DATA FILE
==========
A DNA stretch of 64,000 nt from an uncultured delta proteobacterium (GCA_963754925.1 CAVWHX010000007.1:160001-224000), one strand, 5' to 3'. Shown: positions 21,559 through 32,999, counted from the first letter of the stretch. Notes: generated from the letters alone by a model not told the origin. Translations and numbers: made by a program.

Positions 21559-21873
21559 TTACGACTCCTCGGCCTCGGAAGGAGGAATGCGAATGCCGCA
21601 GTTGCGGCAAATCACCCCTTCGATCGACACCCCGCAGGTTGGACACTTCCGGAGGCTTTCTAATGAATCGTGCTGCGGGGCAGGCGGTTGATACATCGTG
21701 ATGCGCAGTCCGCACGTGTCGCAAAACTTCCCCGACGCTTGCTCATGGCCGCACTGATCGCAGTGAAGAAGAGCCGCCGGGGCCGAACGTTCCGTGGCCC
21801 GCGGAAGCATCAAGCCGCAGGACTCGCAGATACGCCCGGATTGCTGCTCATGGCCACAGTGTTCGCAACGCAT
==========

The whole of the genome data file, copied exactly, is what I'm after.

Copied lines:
A DNA stretch of 64,000 nt from an uncultured delta proteobacterium (GCA_963754925.1 CAVWHX010000007.1:160001-224000), one strand, 5' to 3'. Shown: positions 21,559 through 32,999, counted from the first letter of the stretch. Notes: generated from the letters alone by a model not told the origin. Translations and numbers: made by a program.

Positions 21559-21873
21559 TTACGACTCCTCGGCCTCGGAAGGAGGAATGCGAATGCCGCA
21601 GTTGCGGCAAATCACCCCTTCGATCGACACCCCGCAGGTTGGACACTTCCGGAGGCTTTCTAATGAATCGTGCTGCGGGGCAGGCGGTTGATACATCGTG
21701 ATGCGCAGTCCGCACGTGTCGCAAAACTTCCCCGACGCTTGCTCATGGCCGCACTGATCGCAGTGAAGAAGAGCCGCCGGGGCCGAACGTTCCGTGGCCC
21801 GCGGAAGCATCAAGCCGCAGGACTCGCAGATACGCCCGGATTGCTGCTCATGGCCACAGTGTTCGCAACGCAT